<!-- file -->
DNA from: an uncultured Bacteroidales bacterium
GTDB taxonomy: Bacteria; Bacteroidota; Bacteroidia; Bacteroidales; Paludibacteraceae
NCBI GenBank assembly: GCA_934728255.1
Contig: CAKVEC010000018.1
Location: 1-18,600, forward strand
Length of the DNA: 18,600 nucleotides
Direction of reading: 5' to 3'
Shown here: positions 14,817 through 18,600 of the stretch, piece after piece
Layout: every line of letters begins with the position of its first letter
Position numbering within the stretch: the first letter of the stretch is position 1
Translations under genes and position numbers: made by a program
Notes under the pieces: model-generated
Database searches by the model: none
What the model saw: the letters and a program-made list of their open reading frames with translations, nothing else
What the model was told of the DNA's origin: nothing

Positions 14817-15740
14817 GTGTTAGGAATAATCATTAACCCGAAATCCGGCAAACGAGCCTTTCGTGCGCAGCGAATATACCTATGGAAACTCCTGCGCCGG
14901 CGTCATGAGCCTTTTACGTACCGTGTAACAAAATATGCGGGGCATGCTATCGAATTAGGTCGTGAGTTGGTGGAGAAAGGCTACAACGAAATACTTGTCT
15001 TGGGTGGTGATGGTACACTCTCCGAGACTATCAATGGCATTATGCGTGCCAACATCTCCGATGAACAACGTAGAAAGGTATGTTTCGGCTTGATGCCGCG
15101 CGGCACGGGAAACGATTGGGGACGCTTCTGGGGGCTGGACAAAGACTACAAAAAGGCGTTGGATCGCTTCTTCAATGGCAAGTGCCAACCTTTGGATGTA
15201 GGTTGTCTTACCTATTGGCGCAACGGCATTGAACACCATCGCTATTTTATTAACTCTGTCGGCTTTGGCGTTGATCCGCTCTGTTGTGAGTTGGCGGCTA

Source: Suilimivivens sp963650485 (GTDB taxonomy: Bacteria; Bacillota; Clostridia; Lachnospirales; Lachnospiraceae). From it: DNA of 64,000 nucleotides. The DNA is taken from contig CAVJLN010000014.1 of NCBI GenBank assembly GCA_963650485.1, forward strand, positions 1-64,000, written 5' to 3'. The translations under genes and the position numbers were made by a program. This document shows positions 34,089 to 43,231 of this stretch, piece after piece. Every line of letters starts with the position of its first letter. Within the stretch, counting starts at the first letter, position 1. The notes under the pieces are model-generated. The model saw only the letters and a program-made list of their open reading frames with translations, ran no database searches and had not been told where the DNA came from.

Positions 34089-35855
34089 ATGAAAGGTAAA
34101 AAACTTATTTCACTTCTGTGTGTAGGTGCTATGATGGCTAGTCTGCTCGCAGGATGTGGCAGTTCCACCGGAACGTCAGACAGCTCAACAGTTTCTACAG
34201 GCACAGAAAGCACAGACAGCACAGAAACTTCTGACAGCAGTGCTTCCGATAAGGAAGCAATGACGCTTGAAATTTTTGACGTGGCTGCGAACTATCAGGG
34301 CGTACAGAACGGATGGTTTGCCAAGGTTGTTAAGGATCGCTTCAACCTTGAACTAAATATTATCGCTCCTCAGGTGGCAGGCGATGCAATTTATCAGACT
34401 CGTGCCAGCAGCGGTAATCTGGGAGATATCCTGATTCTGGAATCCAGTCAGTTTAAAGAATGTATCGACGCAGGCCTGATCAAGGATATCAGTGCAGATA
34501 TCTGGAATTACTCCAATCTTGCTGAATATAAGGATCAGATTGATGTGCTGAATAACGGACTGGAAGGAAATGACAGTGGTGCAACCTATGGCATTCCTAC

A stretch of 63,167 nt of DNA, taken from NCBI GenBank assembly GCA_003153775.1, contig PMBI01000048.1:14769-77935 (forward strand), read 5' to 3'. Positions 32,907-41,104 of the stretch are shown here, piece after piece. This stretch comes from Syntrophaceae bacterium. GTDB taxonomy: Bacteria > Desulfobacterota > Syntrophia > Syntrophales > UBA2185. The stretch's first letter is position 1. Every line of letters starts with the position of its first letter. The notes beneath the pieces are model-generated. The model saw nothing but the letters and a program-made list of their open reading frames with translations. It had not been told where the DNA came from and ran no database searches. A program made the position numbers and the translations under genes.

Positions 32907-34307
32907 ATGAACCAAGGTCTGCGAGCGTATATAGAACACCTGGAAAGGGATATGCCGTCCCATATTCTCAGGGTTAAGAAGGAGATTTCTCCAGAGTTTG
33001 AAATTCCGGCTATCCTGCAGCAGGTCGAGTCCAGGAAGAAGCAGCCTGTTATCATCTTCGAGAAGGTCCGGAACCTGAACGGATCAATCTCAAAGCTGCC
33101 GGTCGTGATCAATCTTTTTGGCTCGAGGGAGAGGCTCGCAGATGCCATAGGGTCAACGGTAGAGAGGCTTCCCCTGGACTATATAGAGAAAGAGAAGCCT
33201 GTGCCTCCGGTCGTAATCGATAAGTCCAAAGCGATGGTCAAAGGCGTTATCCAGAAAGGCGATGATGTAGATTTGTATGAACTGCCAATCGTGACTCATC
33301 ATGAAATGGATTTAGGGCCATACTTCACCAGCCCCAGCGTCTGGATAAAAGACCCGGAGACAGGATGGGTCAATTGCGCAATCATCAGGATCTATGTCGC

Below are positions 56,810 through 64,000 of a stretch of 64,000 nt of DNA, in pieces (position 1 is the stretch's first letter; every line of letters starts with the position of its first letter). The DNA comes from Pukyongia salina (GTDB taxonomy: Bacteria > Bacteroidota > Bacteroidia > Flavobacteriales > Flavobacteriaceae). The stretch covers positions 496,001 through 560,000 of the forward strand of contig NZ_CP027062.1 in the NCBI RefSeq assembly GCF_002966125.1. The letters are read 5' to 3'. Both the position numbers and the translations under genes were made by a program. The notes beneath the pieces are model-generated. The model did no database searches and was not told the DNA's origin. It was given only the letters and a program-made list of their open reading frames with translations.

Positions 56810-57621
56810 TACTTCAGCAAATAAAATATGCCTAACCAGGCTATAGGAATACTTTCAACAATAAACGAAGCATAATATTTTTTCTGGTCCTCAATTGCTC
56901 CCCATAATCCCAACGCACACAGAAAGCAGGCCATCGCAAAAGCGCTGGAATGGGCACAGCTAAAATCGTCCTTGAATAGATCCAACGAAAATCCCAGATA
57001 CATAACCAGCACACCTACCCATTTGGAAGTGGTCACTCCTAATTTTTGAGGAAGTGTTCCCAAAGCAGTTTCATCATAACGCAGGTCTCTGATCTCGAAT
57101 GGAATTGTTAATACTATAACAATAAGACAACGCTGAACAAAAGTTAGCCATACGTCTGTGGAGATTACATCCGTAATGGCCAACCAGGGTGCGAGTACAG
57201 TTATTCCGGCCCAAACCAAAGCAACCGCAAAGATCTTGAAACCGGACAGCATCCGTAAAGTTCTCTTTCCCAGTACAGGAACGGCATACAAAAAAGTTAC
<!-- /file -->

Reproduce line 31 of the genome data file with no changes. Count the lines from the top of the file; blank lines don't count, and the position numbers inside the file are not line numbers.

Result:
Positions 32907-34307